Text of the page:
The developments in this space allow financial institutions to look at ‘banking the ecosystem’ – moving beyond financing the suppliers of single large corporate clients, to understanding who the buyers and suppliers of those suppliers are and providing the relevant supply chain finance or receivables services further down the chain, with the large corporate as the anchor. By partnering with fintechs or established players like SAP, banks can offer supply chain financing far deeper in the trade ecosystem.

Digitisation of logistics and shipping

Digitising logistics enables corporates to gain greater visibility into the supply chain. Having this visibility allows them to then connect their logistics and shipping to their financing. Bolero and Essdocs are long established players in this market, working on providing digital shipping information, taking the bill of lading, for example, and making that purely electronic.

With an e-bill of lading at present only accepted in the US as a transferrable document of title, both of these companies rely on London rules and all parties being in the same ecosystem in order to transfer the bill of lading. This has worked to a certain extent in the bulk shipping space, but is less successful outside of this area.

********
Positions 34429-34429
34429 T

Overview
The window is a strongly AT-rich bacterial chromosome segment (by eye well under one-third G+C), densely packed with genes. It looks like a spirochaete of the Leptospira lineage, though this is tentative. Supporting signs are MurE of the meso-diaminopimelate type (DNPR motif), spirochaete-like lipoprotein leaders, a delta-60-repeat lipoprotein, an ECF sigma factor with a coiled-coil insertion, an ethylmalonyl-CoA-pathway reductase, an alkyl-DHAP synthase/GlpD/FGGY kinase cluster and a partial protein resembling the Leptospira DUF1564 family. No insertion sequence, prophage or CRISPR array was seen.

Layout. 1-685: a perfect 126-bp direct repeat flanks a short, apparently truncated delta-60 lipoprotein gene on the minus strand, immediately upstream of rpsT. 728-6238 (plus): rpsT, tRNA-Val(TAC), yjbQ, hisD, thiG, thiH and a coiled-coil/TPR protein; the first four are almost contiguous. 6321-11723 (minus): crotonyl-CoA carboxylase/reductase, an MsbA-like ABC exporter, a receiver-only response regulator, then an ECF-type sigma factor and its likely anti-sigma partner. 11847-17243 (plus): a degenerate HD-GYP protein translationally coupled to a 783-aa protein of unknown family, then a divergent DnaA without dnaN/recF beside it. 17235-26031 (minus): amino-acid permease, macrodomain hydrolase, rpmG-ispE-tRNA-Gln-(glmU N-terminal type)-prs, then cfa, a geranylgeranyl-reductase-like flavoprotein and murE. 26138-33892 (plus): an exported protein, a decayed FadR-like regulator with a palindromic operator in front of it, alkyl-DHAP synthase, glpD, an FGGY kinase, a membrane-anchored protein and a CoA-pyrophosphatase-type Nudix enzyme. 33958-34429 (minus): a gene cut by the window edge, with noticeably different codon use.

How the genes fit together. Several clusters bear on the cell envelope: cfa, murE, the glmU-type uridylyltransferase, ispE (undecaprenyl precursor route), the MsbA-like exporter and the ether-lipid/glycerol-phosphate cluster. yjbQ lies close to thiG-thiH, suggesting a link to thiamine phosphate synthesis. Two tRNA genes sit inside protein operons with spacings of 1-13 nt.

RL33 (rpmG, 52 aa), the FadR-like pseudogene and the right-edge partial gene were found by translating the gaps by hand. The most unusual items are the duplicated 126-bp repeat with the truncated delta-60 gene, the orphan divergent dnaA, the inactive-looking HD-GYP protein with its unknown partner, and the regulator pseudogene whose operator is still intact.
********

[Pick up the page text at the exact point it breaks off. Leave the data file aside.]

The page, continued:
New players like TradeLens, a blockchain-enabled shipping solution, aims to support information sharing and transparency in the global shipping industry. The goal is to digitise bill of lading data, allowing it to seamlessly move through the supply chain on the platform, replacing the inefficient paper processes.

Blockchain infrastructure for trade

Voltron, on R3’s Corda blockchain network, is set to be the market standard platform for trade infrastructure, enabling corporate customers to connect with their banks and trading partners via a single channel, for both issuance of LCs and presentation/exchange of documents across an open network. In addition, trade documents produced on external networks by the supply chain partners of the corporate can be digitally sent, verified and processed in Voltron.

Blockchain infrastructure also offers the prospect of transforming the traditionally paper-intensive world of bank guarantees. Last year, Standard Chartered announced a collaboration with Siemens Financial Services, and TradeIX, to carry out a client pilot to create an end-to-end blockchain-based smart guarantees proposition in trade finance, fully digitising the entire process, from initiation of the bank guarantee to claim handling.

Co-creating solutions to specific trade problems

As industry-wide data aggregators and interoperable networks reshape the global trade landscape, bringing efficiencies and visibility across the end-to-end corporate supply chain, there has never been a better time for corporates to collaborate with banks and fintechs to future-proof their trade processes.